How to tell the difference between asexuality and low sex drive.
There’s a question I sometimes get when meeting clients with low (or no) interest in sex: “Am I asexual?”
My answer? Maybe!
But also…maybe not.
In this post, I’ll explore the differences between being asexual and having a low sex drive. I’ll also share a quiz you can take to determine your next steps.
Let’s start with some definitions.
What is asexuality?
Being asexual, or ace, seems simple on the surface.
A quick internet search defines asexual as “experiencing no sexual feelings or desires; not feeling sexual attraction to anyone.”
However, this is a very limited definition of asexuality.
Some ace folks enjoy masturbation while others do not. Some choose to have sex for reasons other than desire, and others do not.
Additionally, some asexual people may:
- experience sexual desire once they have formed a strong emotional bond (demisexual)
- experience sexual desire sometimes, or at levels that feel in-between sexual and asexual (gray-ace)
Asexual people can and often do experience romantic attraction. Some may not, however, and may identify as aromantic.
Being asexual doesn’t mean someone can’t have healthy, happy, and fulfilling relationships. With good communication and compatible partners, many ace folks enjoy successful long-term partnerships.
Asexuality vs Low Libido: What’s the Difference?
With a whole spectrum of asexuality to consider, it’s easy to see how the difference between it and low libido can feel muddled.
Let’s set some things straight.
1. Asexuality tends to be consistent. Sex drive tends to fluctuate.
Generally speaking, asexual folks consistently have little or no interest in sex throughout their lifetime. They may not experience sexual feelings during adolescence and early adulthood, for example.
By contrast, people who do experience sexual desire tend to notice their first sexual feelings around or after puberty. They also tend to be sexually attracted to people of one or more genders.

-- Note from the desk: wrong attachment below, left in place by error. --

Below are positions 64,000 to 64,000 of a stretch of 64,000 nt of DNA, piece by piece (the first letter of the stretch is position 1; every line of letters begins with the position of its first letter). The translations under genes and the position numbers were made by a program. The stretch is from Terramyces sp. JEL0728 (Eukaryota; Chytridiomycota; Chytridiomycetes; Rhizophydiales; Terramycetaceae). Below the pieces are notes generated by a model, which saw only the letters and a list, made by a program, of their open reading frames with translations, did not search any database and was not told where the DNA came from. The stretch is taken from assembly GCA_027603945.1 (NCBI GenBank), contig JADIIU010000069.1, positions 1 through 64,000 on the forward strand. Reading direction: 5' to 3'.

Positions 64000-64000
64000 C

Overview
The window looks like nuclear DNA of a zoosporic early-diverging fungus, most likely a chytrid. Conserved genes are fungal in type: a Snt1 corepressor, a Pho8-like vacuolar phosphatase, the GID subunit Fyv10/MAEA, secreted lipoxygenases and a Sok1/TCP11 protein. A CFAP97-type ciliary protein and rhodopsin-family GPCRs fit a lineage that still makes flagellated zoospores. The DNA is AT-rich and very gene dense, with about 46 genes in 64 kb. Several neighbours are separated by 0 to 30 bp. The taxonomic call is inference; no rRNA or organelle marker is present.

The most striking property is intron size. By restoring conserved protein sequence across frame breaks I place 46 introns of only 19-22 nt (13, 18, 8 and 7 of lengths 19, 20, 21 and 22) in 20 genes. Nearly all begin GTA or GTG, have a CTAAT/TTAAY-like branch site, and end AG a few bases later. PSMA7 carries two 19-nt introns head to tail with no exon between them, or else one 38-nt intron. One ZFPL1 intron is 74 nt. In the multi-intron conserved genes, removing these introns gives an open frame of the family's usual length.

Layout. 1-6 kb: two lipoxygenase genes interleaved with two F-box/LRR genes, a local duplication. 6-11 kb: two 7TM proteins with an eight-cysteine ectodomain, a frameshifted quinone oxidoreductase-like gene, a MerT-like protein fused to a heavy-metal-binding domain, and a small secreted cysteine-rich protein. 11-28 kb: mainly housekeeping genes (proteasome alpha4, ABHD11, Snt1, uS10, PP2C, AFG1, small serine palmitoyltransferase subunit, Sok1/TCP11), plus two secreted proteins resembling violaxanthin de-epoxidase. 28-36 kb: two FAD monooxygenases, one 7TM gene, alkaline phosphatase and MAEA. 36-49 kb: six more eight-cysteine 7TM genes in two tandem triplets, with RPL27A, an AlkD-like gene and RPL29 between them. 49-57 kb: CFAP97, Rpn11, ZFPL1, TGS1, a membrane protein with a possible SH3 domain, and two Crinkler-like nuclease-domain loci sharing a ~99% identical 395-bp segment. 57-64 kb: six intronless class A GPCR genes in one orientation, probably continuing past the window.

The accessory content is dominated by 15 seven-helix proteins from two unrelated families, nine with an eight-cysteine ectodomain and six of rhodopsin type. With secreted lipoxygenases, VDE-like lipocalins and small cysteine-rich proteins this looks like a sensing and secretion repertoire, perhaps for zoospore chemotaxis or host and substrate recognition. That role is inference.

These feelings and attractions naturally fluctuate throughout their lifetime. Sometimes they drop low enough to cause concern.
This brings us to our second difference: distress.
2. Low libido tends to be distressing. Asexuality tends to be less so.
In clinical settings, a big differentiator between asexuality and low sex drive is the amount of distress a person is experiencing.
Asexual folks tend to be comfortable with or accepting of their asexual identity. It may be difficult to navigate or introduce added complexity to their life. However, they don’t seek to change it.
I describe low libido as “the desire for desire.” People with low libido want to want sex, yet they don’t. They often seek help to increase their sex drive.
3. Asexuality is an identity. Low sex drive is a treatable condition.
Because asexuality is an identity, it does not require any treatment.
Low libido, on the other hand, is a condition with a number of treatment options.
If someone experiences a sudden drop in libido, it’s a good idea to mention it to a doctor. There are some possible medical reasons for a rapid loss of sex drive.
For people who have had negative sex-related experiences that may be affecting their libido, speaking with a therapist can help address psychological libido blocks.
And finally, for those who experience a low sex drive due to things like:
…there is sensual activation.
QUIZ: Am I Asexual or Sensually Disconnected?
There are a lot of quizzes out there designed to help people determine whether they are asexual.
Personally, I like this short questionnaire from Advocates for Youth:
- Have you ever been sexually attracted to another person?
- Do you want to have sex or engage in sexual practices?
- If you want to date or get married at some point, do you want sex to be a part of that relationship?
- If you’ve had sex or engaged in sexual practices before, was it something you liked?
- If so, would you want to do it again?
If you answered no to most of these questions and don’t feel too distressed about that, there’s a very good chance you’re asexual.
If, however, you answered yes to most of the questions or feel distressed about your ‘no’ answers, there’s a good chance that you are sensually disconnected.
Fortunately, Sensual Activation is a straightforward, natural process that does not require medication or therapy.
Ready to get activated?
Take the 6-question Quiz now to find your Sensual Source and get a free analysis with activation ideas to try at home:
Meet sensual activation expert: Shannon Burton, SXI
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